Teeth, a life-long care approach

  • Published
  • By Staff Sgt. Krystle Humes, Airman 1st Class Martina Mansour
  • 341st Medical Operations Squadron Dental Flight

The early years of a child’s life are the most influential part of their development, from learning how to walk, eat and talk, to forming life-long behaviors such as taking good care of their teeth. The impact caregivers have in molding these norms affect how children ultimately maintain healthy teeth. According to the American Dental Association, before the first teeth are visible, parents should clean a baby’s mouth by wiping the gums with a clean, moist gauze pad or washcloth.

If a child uses a pacifier, avoid dipping pacifiers in sugar, honey, juice or sweetened drinks since this could potentially lead to tooth decay. A baby’s first tooth usually erupts or pushes through the gums at about 6 months of age and this could be the start of risk for cavities if proper oral hygiene has not been implemented. In infants and toddlers, tooth decay is often referred to as baby bottle tooth decay, and many times this occurs in the upper front teeth. This can be caused by long-term exposure to liquids that contain sugar. Most parents are aware that juices are high in sugar, but they are often surprised to learn that breastmilk and formula are also very sweet. Therefore, it is just as important to implement proper oral hygiene practices in children who are breastfed or bottle-fed, regardless of their exposure to other sugary drinks.

For children younger than 3 years old, caregivers should begin brushing as soon as teeth begin to develop in the mouth by using an ADA-sealed infant toothpaste in an amount no more than a smear or the size of a grain of rice. Brush teeth thoroughly twice per day, preferably after the first and last meal of the day, or as directed by a dentist or physician. For children 3 to 6 years of age, use a pea-sized amount of children’s fluoride toothpaste twice daily or as directed by a dentist or physician. Supervise children’s brushing to ensure that they use the appropriate amount of toothpaste and spit out any excess. Fluoride is a mineral that occurs naturally in all water sources and is added to some community tap water, toothpastes and mouth rinses. Infants and toddlers who do not receive an adequate amount of fluoride may be at an increased risk for tooth decay since fluoride helps make tooth enamel more resistant to decay and also repairs weakened enamel.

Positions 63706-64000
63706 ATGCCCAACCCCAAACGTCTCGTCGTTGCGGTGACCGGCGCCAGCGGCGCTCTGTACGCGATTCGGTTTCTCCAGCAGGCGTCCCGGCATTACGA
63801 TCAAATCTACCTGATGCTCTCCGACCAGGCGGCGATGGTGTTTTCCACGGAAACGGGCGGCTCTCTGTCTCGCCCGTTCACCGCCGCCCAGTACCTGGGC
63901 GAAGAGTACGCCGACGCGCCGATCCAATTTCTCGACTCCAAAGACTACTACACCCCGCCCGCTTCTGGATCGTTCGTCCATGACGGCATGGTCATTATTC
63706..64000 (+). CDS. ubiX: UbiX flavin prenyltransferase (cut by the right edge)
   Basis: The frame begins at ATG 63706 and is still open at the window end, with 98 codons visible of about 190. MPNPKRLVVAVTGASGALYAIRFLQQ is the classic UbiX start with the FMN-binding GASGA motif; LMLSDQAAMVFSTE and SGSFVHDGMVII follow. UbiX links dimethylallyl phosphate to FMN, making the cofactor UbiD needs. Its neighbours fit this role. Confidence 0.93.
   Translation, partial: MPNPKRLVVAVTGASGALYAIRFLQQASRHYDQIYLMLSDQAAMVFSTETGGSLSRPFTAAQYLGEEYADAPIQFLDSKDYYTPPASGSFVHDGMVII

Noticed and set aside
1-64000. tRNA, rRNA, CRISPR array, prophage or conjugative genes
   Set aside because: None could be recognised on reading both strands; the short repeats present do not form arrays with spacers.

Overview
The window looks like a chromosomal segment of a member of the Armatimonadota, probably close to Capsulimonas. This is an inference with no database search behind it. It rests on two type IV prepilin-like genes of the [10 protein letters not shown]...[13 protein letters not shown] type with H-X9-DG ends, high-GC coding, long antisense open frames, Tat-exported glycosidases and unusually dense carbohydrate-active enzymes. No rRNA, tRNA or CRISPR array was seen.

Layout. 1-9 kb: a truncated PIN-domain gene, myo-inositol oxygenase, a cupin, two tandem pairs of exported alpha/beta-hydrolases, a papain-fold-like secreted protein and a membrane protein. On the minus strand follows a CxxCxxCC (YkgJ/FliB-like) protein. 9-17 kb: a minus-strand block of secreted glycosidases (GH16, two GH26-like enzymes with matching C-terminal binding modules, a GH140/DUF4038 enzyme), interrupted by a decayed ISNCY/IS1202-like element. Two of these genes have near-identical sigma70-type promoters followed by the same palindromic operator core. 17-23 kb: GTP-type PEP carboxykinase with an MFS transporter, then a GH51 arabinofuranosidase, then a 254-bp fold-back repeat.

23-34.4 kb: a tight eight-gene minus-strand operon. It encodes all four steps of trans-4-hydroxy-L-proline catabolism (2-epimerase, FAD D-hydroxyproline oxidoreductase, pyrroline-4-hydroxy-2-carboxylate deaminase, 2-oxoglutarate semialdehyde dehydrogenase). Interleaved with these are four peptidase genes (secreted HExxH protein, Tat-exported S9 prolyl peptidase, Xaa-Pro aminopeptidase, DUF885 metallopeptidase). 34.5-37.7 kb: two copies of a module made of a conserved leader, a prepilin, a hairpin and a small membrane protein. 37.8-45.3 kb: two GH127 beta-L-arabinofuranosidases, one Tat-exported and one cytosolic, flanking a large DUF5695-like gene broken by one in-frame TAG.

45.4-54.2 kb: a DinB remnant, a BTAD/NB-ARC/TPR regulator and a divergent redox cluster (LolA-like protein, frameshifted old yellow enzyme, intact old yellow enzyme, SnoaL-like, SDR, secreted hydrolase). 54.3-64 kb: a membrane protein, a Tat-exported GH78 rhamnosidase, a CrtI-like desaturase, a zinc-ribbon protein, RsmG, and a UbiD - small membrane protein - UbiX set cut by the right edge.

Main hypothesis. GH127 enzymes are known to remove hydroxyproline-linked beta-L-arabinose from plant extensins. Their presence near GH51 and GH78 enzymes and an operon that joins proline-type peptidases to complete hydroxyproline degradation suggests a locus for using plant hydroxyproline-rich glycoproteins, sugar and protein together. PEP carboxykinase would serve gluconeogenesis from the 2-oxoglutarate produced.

One way to make your child’s teeth brushing experience fun, rather than a chore, could be by using a reward system at home that will encourage your child to brush their teeth. For example, every time your child remembers to brush their teeth on their own they receive reward points, which add up and provide the child with special privileges, activities or inexpensive items such as stickers, activity books, small toy animals or puzzles.

Another way to contribute to the prevention of tooth decay in children is encouraging healthy eating habits. The ADA recommends eating a balanced diet and using the five food groups of vegetables, fruits, protein, whole grains and dairy to help with the development of strong and healthy teeth. Foods high in carbohydrates, sugars and starches can lead to gum disease and cavities because they contribute to the production of plaque and acids that attack the tooth enamel, which could then form a cavity.

To help control the amount of sugar consumed, read nutritional labels on the food you buy and choose ones that are low in added sugars. Lastly, routine dental checkups, the first of which should occur by one year old, reinforce the ideals of healthy teeth through receiving professional care and assistance, where necessary. These tested and proven steps develop lasting healthy teeth from childhood into adulthood.

For more information, contact the preventive dentistry team at the 341st Medical Operations Squadron at the Malmstrom Clinic.